Governments annoy me when they get elected and then introduce major changes that weren’t either raised or discussed during the campaign.
All governments do it. The Key government re-introduced knighthoods from complete left field. No voter had a clue. The cynic in me would suggest that the change did work for Key and English.
We then had John Key authorise Pita Sharples to commit New Zealand to the UN Declaration on the Rights of Indigenous People. There was absolutely no discussion. When the declaration was adopted in September 2007 the then Labour Government under Helen Clark opposed it. We were one of four countries to do so. There were an additional 11 abstentions.
Why was it done surreptitiously and without debate? Again, the cynic in me suggests that it would create angst for future governments. It has.
I accept that life can change but we’re still on missions that were never part of election campaign dialogue.
I believe our reaction to the Ukrainian crisis is concerning. The government has gone too far with its reaction to the conflict. Unbelievably, the National Party doesn’t believe we’ve gone far enough.
Why have we effectively gone to war without any consultation? Why did we make NZ part of the conflict?
I agree with the sentiments of past Labour Party general-secretary Mike Smith who believes NZ could find itself “on the wrong side of history”. He said we were helping prolong a conflict in the interests of waning United States hegemony while risking our own interests in the Asia Pacific region and increasing the risks of a nuclear war.
He believes “the present situation is disastrous because it’s removed any chance of a negotiated peaceful settlement and any chance of a continued independent policy”. I totally agree.
The other concern for me is over our relationship with the US at the expense of that with China.
There isn’t a lot of middle ground either, as China has accused the US of “immorally adding fuel to the fire [in Ukraine] while blaming others”.
We have a free trade agreement with China. We don’t with the US. The Regional Comprehensive Partnership (RCEP) that came into force on January 1 this year has been described as “paving the way for the world’s largest free trade area”.
The Americans were invited but declined. Prime Minister Jacinda Ardern recently visited the US to try to encourage trade. We wanted them as part of the RCEP. That didn’t happen. Free trade isn’t part of the North American vocabulary. Without free trade NZ would be in dire straits.
The much lauded American-inspired Indo Pacific Economic Framework is a complete waste of time. It won’t achieve anything.
We’ve since signed a Partners in the Blue Pacific initiative with the US, UK, Australia and Japan, which is downright crazy. We used to be proud of our neutrality. Now we’ve joined the strident voices of colonialism from the days of the Raj.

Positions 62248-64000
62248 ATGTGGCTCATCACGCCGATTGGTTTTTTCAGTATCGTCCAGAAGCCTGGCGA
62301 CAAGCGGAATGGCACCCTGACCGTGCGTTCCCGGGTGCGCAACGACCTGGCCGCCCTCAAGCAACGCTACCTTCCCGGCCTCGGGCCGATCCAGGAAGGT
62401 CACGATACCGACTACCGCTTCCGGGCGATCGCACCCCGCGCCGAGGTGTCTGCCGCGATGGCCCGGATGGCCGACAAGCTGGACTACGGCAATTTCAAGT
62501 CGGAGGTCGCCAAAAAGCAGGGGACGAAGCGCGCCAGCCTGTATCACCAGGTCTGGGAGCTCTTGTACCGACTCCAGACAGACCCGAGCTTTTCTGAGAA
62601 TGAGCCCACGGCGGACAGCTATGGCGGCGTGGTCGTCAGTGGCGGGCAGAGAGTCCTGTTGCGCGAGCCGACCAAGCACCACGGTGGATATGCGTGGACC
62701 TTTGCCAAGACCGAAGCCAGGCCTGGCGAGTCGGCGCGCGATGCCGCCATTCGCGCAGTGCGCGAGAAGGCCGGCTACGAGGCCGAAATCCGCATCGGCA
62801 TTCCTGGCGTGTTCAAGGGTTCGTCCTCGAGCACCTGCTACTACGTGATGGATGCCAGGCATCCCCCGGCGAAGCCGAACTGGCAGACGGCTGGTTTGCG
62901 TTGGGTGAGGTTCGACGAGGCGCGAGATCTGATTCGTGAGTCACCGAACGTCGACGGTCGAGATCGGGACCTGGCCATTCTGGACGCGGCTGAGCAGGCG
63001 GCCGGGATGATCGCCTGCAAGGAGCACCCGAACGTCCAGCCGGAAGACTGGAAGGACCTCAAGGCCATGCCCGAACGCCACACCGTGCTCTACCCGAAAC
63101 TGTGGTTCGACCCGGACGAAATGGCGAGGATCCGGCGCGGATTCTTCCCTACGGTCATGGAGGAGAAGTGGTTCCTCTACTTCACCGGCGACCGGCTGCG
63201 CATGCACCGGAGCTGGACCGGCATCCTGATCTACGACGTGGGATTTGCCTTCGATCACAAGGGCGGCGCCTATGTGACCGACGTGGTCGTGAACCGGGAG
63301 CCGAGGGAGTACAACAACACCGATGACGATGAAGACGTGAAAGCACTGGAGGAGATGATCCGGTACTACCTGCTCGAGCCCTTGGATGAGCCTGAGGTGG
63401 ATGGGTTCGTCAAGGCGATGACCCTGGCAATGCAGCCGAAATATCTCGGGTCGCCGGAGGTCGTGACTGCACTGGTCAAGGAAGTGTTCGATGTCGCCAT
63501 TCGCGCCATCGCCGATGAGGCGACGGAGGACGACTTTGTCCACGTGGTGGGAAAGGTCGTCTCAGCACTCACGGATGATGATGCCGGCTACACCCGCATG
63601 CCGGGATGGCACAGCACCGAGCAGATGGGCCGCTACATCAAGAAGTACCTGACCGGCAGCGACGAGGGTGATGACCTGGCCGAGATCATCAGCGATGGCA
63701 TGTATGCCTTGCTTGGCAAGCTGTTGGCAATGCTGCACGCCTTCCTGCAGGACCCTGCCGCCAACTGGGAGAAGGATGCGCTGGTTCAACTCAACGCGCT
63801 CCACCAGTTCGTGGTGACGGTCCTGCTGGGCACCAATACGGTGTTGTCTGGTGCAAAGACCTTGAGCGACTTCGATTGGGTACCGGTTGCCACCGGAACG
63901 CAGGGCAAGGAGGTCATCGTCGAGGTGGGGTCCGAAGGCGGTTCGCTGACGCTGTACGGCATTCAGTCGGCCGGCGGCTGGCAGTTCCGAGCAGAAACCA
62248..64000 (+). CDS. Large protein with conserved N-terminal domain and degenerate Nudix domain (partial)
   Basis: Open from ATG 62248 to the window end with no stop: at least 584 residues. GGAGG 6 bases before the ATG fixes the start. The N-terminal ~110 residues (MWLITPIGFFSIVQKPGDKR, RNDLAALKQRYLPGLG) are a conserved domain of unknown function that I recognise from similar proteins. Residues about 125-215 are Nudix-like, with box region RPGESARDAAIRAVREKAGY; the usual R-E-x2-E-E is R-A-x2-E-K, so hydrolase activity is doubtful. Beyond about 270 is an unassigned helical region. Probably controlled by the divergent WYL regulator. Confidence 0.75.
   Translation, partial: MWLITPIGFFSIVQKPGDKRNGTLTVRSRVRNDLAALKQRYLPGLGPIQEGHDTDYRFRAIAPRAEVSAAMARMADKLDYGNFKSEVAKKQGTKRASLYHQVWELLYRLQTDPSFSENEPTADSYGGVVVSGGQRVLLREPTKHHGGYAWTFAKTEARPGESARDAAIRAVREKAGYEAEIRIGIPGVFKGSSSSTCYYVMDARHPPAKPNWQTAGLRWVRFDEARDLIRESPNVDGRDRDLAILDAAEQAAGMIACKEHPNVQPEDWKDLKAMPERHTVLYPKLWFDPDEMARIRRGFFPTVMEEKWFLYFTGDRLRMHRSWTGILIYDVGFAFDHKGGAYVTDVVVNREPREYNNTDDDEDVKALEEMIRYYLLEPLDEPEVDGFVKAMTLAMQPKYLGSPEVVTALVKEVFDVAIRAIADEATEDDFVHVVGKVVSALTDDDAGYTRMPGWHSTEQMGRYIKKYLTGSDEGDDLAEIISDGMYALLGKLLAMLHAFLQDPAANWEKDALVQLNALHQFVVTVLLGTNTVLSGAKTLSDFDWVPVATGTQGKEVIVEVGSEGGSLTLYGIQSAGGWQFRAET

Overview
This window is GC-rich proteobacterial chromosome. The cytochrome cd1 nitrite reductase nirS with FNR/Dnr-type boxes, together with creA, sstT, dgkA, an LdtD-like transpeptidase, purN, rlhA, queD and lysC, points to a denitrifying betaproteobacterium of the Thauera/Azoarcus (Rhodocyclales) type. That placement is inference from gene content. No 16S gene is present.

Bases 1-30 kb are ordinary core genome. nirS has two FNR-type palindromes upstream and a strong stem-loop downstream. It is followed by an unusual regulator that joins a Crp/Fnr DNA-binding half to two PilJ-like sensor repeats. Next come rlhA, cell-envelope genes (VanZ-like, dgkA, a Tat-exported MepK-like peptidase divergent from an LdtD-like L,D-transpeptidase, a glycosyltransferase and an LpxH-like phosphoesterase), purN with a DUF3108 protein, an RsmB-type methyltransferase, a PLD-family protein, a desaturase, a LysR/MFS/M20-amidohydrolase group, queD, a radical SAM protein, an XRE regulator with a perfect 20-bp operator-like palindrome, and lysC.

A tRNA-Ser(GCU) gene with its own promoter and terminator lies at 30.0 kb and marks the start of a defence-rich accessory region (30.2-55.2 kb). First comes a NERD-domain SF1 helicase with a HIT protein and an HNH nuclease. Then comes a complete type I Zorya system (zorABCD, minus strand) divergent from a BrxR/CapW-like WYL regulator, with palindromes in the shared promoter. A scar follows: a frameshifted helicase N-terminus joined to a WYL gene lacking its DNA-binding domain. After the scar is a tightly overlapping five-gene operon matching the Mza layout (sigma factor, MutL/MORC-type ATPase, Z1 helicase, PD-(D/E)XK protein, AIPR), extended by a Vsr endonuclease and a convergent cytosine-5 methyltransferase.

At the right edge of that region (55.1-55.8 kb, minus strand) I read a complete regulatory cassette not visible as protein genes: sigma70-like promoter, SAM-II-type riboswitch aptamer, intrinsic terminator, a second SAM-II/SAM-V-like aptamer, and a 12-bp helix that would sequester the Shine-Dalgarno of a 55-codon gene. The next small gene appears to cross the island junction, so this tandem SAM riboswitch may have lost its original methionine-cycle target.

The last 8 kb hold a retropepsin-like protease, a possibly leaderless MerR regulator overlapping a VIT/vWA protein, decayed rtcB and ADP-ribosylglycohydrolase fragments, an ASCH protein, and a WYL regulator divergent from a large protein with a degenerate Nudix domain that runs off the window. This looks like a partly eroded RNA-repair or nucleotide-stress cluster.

I want more honest dialogue about our place in the world than we’re getting. The government needs to consult more than dictate.
I don’t have an issue with China in the Pacific for several reasons.
The first is that it has been active in the area for years while countries such as Australia and the US showed little interest.
I’ve read the China Pacific Islands Five-Year Action Plan on Common Development and don’t have a problem with it.
They want annual meetings with foreign ministers, they want to co-operate economically, certainly with agriculture, and co-operate on fighting covid.
They’re also concerned about climate change, which is a hot topic in the Pacific. Australia under Scott Morrisson wasn’t. The US, courtesy of recent Supreme Court judgments, will never be.
Nowhere is the military mentioned.
The Solomons’ relationship with China has created controversy but again I don’t have an issue with it. The Solomons are an independent country and can do what they like. It isn’t any business of the US, Australia or NZ.
The facts are that, yes, the US has the world’s largest economy. In a few years that will be overtaken by China.
We’ve had a free trade agreement with China for almost 50 years. Despite occasional skirmishes we’ve never been close to an FTA with the US.
China has kept its nose pretty clean internationally. I accept their aggression in the South China Sea, but that’s minimal compared to invading Iraq and Afghanistan.
What we need is open honest dialogue and not decisions made on the fly that have the ability to affect us all, both now and long into the future.
I’m pleased that the PM’s stance has appeared to soften in the past week. It needed to. We are a small, independent trading nation and should stick to that and not try to be a part of any feral, sabre-rattling rhetoric that has the ability to start a major war.